Brussels anticipates bearing the brunt of postwar reconstruction in Ukraine. Reliable, up-to-date cost estimates are lacking, and a definition of what constitutes “postwar” remains elusive. EU discussions about seizing Russian assets to finance reconstruction in Ukraine seem far from conclusive at this point. The European Union, meanwhile, supported Ukraine’s state budget with grants and loans averaging 1.5 billion euros (about $1.6 billion) per month during 2023 (EurActiv, December 18). Hungary threatens to block this support, but its vetoes have always turned out to be negotiable. EU institutions have accordingly postponed a decision to prolong considerations on additional funding until February 2024. Of greater concern is the possibility that Russian devastation and the accompanying Ukrainian demographic hemorrhage (see below) may turn Ukraine into a long-term economic ward of the European Union, rather than an attractive integration partner.

Russia’s war has inflicted a demographic catastrophe on Ukraine, with destruction of infrastructure and housing driving the exodus of refugees. This is described as the largest and fastest European population movement since World War II. Ukraine’s population was estimated at 45.3 million in 2013, the last pre-war year. Massive population losses began with Russia’s seizure of Crimea and parts of the Donbas region in 2014 and increased with the refugee exodus in 2022. International and Ukrainian organizations’ estimates of refugee numbers for 2023 are inevitably marked by approximations and discrepancies—not least owing to Russia forcing fluctuations in Ukraine’s borders. Taking estimates from the UN High Commissioner for Refugees (UNHCR) as a base, more than eight million Ukrainian refugees are currently in Europe, North America, and Israel. Another one to two million are apparently in Russia’s interior. No reliable population estimates are available for the territories that Russia seized from Ukraine in 2022 (OSW, July 11; Euronews, September 20; UNHCR, accessed December 1).

The refugee crisis looks to intensify in the coming year. According to Ukraine’s Ptoukha Institute for Demography and Social Studies, many refugees in Western countries are likely to turn from temporary into permanent refugees and residents of the recipient countries. The loss of this labor force will severely constrain Ukraine’s economic recovery, while the large share of women among the refugees will constrain its demographic recovery. According to the Kyiv School of Economics, Ukraine’s employable population declined from 17.4 million at the start of 2022 to 11.7 million at present, with an expected 4.5 million deficit of workers in the coming years (Ukrinform, September 19; New Voice on Ukraine, October 31).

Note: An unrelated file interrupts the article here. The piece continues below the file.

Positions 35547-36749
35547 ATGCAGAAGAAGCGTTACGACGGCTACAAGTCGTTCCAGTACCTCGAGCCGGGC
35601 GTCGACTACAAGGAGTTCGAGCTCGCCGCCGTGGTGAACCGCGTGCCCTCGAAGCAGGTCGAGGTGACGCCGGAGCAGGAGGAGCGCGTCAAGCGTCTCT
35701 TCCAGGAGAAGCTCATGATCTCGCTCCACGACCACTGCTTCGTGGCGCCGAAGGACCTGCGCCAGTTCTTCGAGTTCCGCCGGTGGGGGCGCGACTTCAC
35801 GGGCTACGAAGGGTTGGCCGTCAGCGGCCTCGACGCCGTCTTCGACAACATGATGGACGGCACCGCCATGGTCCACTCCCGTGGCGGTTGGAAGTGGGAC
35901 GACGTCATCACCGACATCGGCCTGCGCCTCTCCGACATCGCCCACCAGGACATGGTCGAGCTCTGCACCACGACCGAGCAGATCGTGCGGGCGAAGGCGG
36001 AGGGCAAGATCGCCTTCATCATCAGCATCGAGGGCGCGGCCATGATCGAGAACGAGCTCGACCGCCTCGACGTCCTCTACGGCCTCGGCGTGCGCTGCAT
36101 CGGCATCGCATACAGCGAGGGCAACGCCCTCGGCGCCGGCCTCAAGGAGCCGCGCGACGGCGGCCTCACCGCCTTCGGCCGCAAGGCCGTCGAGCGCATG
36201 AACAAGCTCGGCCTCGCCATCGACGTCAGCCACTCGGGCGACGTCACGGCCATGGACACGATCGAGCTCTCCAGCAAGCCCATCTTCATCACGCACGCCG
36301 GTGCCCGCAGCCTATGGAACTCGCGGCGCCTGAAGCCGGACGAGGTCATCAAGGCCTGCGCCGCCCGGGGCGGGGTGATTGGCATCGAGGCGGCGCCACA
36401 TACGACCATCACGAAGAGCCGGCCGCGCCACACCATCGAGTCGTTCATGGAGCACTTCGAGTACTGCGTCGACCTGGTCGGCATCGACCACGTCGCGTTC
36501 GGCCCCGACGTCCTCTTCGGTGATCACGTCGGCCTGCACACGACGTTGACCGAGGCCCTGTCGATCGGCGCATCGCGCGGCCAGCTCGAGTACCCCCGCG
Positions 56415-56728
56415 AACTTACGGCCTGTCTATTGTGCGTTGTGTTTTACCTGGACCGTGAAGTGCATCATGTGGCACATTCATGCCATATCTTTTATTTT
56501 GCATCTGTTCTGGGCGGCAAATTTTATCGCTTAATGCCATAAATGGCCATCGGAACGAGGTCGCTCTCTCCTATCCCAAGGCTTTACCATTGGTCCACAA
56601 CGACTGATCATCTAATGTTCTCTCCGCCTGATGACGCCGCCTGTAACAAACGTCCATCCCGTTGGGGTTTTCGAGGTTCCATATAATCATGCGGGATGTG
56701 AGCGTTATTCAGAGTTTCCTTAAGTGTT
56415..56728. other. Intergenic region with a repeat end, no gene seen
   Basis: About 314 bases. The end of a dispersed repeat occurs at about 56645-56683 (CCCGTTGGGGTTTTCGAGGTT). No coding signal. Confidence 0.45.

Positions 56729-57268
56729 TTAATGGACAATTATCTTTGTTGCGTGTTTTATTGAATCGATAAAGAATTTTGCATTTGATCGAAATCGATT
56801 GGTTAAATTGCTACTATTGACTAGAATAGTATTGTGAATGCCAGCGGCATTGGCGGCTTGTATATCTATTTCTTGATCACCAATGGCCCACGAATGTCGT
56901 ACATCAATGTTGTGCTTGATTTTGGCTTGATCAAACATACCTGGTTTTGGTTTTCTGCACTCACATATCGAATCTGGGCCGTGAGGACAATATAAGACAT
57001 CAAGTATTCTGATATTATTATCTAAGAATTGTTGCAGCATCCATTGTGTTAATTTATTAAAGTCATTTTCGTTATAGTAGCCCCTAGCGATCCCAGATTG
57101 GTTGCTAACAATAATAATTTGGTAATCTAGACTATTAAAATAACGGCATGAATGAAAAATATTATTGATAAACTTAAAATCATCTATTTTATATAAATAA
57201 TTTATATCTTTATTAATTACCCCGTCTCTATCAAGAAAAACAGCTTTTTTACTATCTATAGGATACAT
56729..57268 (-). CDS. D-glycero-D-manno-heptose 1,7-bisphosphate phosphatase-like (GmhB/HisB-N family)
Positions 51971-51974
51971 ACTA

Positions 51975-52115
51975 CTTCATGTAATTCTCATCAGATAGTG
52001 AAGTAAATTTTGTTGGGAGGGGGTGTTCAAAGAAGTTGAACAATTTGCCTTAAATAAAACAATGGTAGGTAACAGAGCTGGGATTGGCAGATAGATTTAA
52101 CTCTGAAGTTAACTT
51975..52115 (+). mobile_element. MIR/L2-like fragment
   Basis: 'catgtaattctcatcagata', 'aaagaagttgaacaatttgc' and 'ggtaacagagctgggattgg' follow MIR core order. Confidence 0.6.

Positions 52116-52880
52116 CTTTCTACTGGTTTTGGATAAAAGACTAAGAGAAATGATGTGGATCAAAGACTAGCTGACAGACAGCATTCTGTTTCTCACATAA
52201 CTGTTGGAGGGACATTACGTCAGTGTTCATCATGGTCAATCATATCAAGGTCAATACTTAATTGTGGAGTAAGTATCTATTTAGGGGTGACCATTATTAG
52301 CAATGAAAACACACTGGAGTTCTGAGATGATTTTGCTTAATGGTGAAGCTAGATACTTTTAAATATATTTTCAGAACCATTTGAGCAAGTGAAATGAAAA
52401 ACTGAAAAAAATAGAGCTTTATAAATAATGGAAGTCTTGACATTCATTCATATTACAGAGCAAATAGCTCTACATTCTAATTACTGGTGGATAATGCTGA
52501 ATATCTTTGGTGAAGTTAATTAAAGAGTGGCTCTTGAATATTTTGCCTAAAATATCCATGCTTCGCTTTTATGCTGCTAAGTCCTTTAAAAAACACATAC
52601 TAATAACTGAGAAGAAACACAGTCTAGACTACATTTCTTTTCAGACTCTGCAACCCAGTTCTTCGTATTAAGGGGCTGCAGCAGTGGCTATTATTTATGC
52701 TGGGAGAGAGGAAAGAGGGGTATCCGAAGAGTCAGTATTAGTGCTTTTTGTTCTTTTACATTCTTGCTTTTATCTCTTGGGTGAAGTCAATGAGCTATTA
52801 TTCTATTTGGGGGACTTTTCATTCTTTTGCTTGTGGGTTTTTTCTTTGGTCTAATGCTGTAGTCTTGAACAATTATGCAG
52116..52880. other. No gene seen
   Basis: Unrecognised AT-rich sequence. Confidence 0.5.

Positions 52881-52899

The exact number of Ukrainian war casualties will remain classified information for the duration of the war. Those numbers add to the demographic and labor losses that result from the shrinkage in territory and departure of refugees. These factors will weigh heavily in any assessment of the war’s net outcome in terms of winners and losers.

In early December, Zelenskyy and the top military command jointly decided to shift from the counteroffensive to perimeter defense of the entire government-controlled territory. Inadequate levels of Western military assistance, coupled with delays in financing Ukraine’s war effort practically forced that decision on Kyiv (see Part One). Some symptoms of declining civilian morale inevitably resulted and could be gleaned from Ukrainian mainstream media. Notably, draft evasion has increased, and the military’s mobilization targets are posing political dilemmas for Kyiv. Zelenskyy had masterfully promoted optimism in Ukraine’s ultimate victory, and the retrenchment just announced looks all the more disappointing to many. A backlash against “rose-tinted” views has unsurprisingly ensued across the political spectrum.

Ukraine and its Western partners are now at risk of losing the war altogether. They cannot win on the strength of Ukrainian motivation alone. To maintain that zeal, Western allies must re-commit to delivering long-range accurate fires, modern tanks, air power capabilities, air defense systems, and munitions to Ukraine in preparation for a proper counteroffensive.